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Paying for College James Hammar Assistant Director of Financial Aid University of St. Thomas Financial Aid BasicsBeyond &

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Presentation on theme: "Paying for College James Hammar Assistant Director of Financial Aid University of St. Thomas Financial Aid BasicsBeyond &"— Presentation transcript:

1 Paying for College James Hammar Assistant Director of Financial Aid University of St. Thomas Financial Aid BasicsBeyond &

2   The best thing you can do…   Outside scholarships   Free Application for Federal Student Aid   Special Circumstances Agenda BasicsOutside AidFAFSA

3 Who pays for college? Financial Aid Basics How America Pays For College 2013 : Sallie Mae/IPSOS

4 One less thing to worry about Gives the student more time to focus on searching for scholarships and preparing for the FAFSA Gives schools the information they need to start the financial aid process and keep students informed The best thing Seniors can do…just apply! Apply early.

5 Scholarships offered at the time of admission may be less generous the closer we get to the May 1 decision date. Schools may have other opportunities that they only invite accepted students to apply for. Students should not wait to apply because they are planning to retake a test. Timing is everything Apply early.

6 Do your homework Plan to take/retake ACT or SAT test this summer Talk to seniors about applying to colleges and searching for scholarships Work over the summer and save for college Visit every college you are seriously considering and meet with admissions and financial aid What can Juniors do right now? Financial Aid Basics

7 Most scholarships for high school seniors will have deadlines in Jan. – April Start locally, think globally Make college and scholarships part of every conversation you have with adults over the next year Set realistic goals and stick to them Outside Scholarships Outside Resources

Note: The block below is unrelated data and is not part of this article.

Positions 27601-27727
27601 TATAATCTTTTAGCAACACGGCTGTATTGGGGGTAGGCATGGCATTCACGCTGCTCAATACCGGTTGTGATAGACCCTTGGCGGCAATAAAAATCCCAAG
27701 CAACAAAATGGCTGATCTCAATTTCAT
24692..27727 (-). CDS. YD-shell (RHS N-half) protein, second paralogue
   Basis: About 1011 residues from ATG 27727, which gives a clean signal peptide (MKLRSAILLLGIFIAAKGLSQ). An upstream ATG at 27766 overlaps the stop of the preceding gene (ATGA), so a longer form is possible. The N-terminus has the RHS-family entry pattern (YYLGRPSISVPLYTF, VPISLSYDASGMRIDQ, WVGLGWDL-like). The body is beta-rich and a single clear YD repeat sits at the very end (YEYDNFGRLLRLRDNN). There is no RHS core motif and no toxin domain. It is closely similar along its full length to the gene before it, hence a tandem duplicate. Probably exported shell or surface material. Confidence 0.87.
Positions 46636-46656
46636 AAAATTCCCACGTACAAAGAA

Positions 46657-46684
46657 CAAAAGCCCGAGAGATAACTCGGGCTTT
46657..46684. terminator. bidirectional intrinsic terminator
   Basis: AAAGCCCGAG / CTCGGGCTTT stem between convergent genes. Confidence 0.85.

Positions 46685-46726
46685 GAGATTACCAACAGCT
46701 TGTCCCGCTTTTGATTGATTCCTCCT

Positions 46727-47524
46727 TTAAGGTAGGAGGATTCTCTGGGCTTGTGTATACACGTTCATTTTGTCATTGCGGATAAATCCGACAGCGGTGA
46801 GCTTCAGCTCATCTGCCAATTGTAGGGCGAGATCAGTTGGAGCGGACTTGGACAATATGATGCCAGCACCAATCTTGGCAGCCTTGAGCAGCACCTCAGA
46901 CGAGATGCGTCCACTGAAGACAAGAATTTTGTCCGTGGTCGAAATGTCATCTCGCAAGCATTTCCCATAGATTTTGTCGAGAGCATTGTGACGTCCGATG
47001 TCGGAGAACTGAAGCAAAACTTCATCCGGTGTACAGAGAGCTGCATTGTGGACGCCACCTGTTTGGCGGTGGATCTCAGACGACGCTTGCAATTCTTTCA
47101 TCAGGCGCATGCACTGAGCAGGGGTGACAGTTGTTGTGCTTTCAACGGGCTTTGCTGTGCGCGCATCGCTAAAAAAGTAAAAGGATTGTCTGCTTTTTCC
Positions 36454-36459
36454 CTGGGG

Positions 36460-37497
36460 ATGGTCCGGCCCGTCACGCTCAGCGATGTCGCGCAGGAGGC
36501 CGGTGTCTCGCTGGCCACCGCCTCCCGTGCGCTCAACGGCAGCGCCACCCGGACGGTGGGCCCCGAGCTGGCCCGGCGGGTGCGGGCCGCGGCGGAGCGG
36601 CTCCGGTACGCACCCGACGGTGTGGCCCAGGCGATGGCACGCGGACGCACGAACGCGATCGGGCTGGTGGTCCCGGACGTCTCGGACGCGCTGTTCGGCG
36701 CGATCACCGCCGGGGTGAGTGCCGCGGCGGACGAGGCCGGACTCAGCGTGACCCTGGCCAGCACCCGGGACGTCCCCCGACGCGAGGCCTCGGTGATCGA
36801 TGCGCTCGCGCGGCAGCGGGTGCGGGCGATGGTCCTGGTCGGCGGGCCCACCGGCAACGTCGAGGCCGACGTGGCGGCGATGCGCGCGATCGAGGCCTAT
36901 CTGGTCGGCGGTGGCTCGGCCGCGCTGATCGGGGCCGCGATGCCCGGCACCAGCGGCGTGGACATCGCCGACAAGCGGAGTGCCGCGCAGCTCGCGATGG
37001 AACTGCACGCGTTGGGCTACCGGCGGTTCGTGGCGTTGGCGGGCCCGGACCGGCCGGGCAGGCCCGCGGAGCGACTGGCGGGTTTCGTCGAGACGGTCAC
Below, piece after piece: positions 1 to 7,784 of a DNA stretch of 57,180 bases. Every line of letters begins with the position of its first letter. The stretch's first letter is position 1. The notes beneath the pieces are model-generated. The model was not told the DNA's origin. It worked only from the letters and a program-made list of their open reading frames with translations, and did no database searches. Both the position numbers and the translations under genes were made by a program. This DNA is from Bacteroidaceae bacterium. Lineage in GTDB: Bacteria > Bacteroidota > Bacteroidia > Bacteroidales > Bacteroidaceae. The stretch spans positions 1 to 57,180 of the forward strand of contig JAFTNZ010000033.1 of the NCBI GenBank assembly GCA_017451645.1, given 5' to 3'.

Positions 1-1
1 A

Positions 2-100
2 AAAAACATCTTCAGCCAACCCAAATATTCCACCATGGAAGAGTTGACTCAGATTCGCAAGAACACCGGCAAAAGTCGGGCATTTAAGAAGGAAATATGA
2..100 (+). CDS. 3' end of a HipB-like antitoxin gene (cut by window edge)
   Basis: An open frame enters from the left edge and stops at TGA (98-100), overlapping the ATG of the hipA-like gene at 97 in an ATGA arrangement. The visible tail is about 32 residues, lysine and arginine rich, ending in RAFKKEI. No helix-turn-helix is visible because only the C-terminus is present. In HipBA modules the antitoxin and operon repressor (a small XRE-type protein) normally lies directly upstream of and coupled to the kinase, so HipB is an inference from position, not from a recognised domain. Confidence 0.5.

8 Set up a new, free account to use for your scholarship search Answer optional questions. This will yield more/better results. Students should never pay for scholarships or services that “guarantee” they will find the student scholarships Use college websites whether you plan to attend or not Using Free Scholarship Search Engines Outside Resources

9 Universal application 97% of students file online Students must re-apply each year Determines Expected Family Contribution (EFC) Regardless of EFC, all students are awarded financial aid Free Application for Federal Student Aid FAFSA

10 The FAFSA is now available online at Prepare taxes early and file electronically if possible The student and one parent need a PIN to sign FAFSA electronically Talk with schools about priority filing date and school code FAFSA FAFSA Continued…

11 PIN Site PIN Site Fill Out Your FAFSA Look up federal school codes Print a Paper FAFSA fafsa.gov

12 Taxpayers may choose to transfer their IRS data directly to the FAFSA. Tax data should be available within 10 days after taxes are filed electronically with the IRS. For best results : 1.File taxes early and electronically 2.Wait two weeks 3.File FAFSA using IRS data transfer If you file with estimated data you should update FAFSA using IRS transfer when possible. Taxpayers may choose to transfer their IRS data directly to the FAFSA. Tax data should be available within 10 days after taxes are filed electronically with the IRS. For best results : 1.File taxes early and electronically 2.Wait two weeks 3.File FAFSA using IRS data transfer If you file with estimated data you should update FAFSA using IRS transfer when possible.